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Types of Essay Writing For Example

In writing an essay the student is required to show that he can think and reason clearly, has imagination and is able to express his thoughts cogently and coherently. When the points are given, the student should develop them systematically, normally devoting a paragraph to each point but, if necessary, joining two or more points in a paragraph. The ideas expressed in a paragraph should lead to those in the next so as to give a central unity to the entire composition. Even if the given points do not mention an introduction or a conclusion, a few introductory and concluding lines should be put in.
Types of Essay Writing For Example
Care should be taken to see that there is no repetition and that the essay is neither too long nor too short. It is advisable to aim at a composition of 300 words, with an allowance of 25 words either way.

Essays may be classified, according to the subject-matter, into a number of types. A Descriptive Essay, for example, is devoted mainly to the description of an object, animate or inanimate, or of a place. 'The Horse' or 'A Moonlit Night' is an example of this kind. If the essay is chiefly concerned with the narration of an event or story, with the life of a person or similar matters, it is called a Narrative Essay. 'Swami Vivekananda' and 'How you spent the last Holidays' are examples. An essay which is principally based on thoughts or abstract ideas, such as 'The Duties of a Citizen' of 'Agriculture in India', is called a Reflective Essay.

Essays are, however, seldom purely of any one kind. Thus though an essay on 'The cow' is mainly descriptive, it has to be also reflective to some extent because it must contain reflections on the usefulness of the animal. 'A Moonlit Night' may contain the narration of an event. An essay on 'Your Last Holidays' may lead to thought on the need for holidays or the best way of spending them. 'The Duties of a Citizen' may narrate an event arising out of the conduct of a good or a bad citizen. Thus, an essay, to be a good essay, usually is of a mixed character.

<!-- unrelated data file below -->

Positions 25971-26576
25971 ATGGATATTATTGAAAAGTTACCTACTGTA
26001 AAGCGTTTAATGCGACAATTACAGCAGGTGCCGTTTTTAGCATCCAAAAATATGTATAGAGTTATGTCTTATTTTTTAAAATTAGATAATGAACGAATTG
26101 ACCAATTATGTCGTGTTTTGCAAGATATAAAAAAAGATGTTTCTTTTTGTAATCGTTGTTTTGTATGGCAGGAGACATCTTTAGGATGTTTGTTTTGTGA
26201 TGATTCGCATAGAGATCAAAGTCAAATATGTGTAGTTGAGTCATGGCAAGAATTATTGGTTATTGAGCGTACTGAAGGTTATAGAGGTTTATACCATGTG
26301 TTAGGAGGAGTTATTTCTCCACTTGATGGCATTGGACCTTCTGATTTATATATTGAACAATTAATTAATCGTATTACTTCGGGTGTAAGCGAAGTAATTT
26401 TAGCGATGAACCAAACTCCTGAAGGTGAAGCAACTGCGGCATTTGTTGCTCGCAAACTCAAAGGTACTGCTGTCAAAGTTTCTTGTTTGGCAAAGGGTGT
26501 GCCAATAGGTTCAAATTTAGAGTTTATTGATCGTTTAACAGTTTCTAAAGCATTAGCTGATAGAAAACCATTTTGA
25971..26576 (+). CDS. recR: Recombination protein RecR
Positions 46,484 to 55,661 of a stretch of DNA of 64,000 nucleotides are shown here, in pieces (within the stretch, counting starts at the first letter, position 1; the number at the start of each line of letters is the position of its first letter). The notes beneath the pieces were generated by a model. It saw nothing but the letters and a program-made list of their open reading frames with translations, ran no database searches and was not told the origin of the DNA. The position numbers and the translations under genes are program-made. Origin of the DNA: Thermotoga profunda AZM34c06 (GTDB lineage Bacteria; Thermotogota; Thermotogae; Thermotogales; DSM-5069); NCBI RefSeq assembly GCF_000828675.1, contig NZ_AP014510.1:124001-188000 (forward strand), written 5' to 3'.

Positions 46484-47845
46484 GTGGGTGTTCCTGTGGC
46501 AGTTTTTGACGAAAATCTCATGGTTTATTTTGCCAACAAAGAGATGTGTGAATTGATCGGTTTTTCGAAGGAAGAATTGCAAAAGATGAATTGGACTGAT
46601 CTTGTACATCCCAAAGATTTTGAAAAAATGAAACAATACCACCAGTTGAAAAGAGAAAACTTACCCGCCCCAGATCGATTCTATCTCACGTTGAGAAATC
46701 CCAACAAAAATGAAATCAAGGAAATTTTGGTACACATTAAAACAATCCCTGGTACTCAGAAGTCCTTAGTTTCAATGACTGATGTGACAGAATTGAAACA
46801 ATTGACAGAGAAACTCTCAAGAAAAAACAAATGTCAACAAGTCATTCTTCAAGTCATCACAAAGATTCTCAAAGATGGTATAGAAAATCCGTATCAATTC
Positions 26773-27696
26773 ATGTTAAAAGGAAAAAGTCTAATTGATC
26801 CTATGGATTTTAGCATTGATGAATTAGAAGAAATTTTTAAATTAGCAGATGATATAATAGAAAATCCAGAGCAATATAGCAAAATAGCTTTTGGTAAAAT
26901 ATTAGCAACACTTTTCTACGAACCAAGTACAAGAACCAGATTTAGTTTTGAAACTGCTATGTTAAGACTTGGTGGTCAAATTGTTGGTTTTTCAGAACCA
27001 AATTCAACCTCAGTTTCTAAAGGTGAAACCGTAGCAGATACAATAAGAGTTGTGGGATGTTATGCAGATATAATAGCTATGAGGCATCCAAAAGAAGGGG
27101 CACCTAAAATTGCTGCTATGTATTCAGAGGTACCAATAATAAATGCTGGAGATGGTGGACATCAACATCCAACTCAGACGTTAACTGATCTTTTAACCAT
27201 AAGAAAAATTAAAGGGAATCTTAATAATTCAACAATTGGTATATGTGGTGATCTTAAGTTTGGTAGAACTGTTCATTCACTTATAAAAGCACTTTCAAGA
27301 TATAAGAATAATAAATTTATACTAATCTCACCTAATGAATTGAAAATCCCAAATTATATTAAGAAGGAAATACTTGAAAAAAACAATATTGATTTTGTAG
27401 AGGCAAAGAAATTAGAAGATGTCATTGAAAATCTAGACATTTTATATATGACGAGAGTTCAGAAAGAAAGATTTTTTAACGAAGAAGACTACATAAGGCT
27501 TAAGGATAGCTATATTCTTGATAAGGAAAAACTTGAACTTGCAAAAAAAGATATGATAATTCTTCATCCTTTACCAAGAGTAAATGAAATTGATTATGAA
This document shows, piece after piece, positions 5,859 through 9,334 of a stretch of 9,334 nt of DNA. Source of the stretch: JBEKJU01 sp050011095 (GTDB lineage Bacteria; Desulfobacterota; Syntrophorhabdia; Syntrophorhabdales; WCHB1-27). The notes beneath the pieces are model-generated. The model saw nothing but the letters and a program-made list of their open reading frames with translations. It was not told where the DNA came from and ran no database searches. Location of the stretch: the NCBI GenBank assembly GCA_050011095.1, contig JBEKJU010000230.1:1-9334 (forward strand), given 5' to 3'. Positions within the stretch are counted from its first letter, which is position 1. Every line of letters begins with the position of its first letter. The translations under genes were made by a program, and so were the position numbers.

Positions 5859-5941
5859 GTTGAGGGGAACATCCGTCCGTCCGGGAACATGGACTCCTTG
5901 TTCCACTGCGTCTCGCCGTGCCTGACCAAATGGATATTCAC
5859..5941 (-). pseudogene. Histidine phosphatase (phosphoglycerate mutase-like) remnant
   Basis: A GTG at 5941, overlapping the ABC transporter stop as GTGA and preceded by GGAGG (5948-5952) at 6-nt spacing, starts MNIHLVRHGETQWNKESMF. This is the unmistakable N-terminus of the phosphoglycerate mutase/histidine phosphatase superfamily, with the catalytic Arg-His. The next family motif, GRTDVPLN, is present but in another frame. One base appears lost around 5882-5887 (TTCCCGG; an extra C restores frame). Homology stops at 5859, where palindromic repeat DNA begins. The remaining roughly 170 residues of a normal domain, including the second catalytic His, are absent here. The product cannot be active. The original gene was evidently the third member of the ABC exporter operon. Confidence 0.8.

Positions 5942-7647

There are also other kinds of essays. For example, there are Imaginative Essays, in which the imagination is more at work, than reasoning. 'The Autobiography of a Rupee' and 'A Journey to the Moon' are examples of this kind.

Again, an essay may be either subjective or objective in character. It is subjective when the writer deals mainly with his personal feelings and experiences. 'How you spent the Last Holidays' must necessarily be subjective. An essay on 'The Cow', on the other hand, is to be written objectively. Sometimes, however, an essay may, combine the two trails. For example, 'A Moonlit Night' may be purely an objective description of such a night, or it may be descriptive of the writer's emotions and experiences in such a night. A subjective treatment usually improves the quality of the essay, because it adds to it a personal and intimate note.

Above all, the student should be particular about the correctness of his language. Bad grammar may completely destroy the good impression created by clarity of thought and soundness of reasoning.

So you see that essays may be divided in accordance with their varying themes into three main type : (i) Descriptive, (ii) Narrative and (iii) Reflective or Expository.

Paragraphs, however, cannot always be grouped so rigidly into such water-tight compartments as Descriptive, Narrative and Reflective. In describing a battle-field for example, one may sometimes reproduce reflection as occasions arise just as in writing upon a subject like Mercy or Modesty one may introduce some description. In fact there is no strict rule of writing essays. The division, though artificial, is made for our convenience.